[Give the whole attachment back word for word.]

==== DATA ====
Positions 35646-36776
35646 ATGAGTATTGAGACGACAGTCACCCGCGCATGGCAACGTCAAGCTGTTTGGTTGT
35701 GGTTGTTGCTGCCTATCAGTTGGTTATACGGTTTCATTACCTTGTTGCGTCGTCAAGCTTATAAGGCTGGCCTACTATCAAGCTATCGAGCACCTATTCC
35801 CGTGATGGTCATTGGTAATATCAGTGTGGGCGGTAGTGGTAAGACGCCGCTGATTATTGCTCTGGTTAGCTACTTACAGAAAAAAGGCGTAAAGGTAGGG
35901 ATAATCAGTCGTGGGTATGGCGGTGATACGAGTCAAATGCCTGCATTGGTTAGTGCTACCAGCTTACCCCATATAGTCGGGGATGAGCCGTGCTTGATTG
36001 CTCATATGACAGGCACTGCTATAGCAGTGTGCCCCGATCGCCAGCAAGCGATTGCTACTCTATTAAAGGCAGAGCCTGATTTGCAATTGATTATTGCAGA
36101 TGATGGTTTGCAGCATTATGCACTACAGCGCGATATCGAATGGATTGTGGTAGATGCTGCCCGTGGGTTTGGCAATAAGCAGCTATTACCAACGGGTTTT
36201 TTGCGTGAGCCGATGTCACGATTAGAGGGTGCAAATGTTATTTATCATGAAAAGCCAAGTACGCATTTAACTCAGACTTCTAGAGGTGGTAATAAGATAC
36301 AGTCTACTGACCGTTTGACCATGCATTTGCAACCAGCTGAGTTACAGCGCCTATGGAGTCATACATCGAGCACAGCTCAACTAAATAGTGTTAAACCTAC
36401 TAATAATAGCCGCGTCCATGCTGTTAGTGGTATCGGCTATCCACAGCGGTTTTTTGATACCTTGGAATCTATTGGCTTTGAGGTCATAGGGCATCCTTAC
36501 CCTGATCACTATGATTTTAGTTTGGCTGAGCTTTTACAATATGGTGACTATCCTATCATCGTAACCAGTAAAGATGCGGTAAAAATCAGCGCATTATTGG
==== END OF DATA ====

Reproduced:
Positions 35646-36776
35646 ATGAGTATTGAGACGACAGTCACCCGCGCATGGCAACGTCAAGCTGTTTGGTTGT
35701 GGTTGTTGCTGCCTATCAGTTGGTTATACGGTTTCATTACCTTGTTGCGTCGTCAAGCTTATAAGGCTGGCCTACTATCAAGCTATCGAGCACCTATTCC
35801 CGTGATGGTCATTGGTAATATCAGTGTGGGCGGTAGTGGTAAGACGCCGCTGATTATTGCTCTGGTTAGCTACTTACAGAAAAAAGGCGTAAAGGTAGGG
35901 ATAATCAGTCGTGGGTATGGCGGTGATACGAGTCAAATGCCTGCATTGGTTAGTGCTACCAGCTTACCCCATATAGTCGGGGATGAGCCGTGCTTGATTG
36001 CTCATATGACAGGCACTGCTATAGCAGTGTGCCCCGATCGCCAGCAAGCGATTGCTACTCTATTAAAGGCAGAGCCTGATTTGCAATTGATTATTGCAGA
36101 TGATGGTTTGCAGCATTATGCACTACAGCGCGATATCGAATGGATTGTGGTAGATGCTGCCCGTGGGTTTGGCAATAAGCAGCTATTACCAACGGGTTTT
36201 TTGCGTGAGCCGATGTCACGATTAGAGGGTGCAAATGTTATTTATCATGAAAAGCCAAGTACGCATTTAACTCAGACTTCTAGAGGTGGTAATAAGATAC
36301 AGTCTACTGACCGTTTGACCATGCATTTGCAACCAGCTGAGTTACAGCGCCTATGGAGTCATACATCGAGCACAGCTCAACTAAATAGTGTTAAACCTAC
36401 TAATAATAGCCGCGTCCATGCTGTTAGTGGTATCGGCTATCCACAGCGGTTTTTTGATACCTTGGAATCTATTGGCTTTGAGGTCATAGGGCATCCTTAC
36501 CCTGATCACTATGATTTTAGTTTGGCTGAGCTTTTACAATATGGTGACTATCCTATCATCGTAACCAGTAAAGATGCGGTAAAAATCAGCGCATTATTGG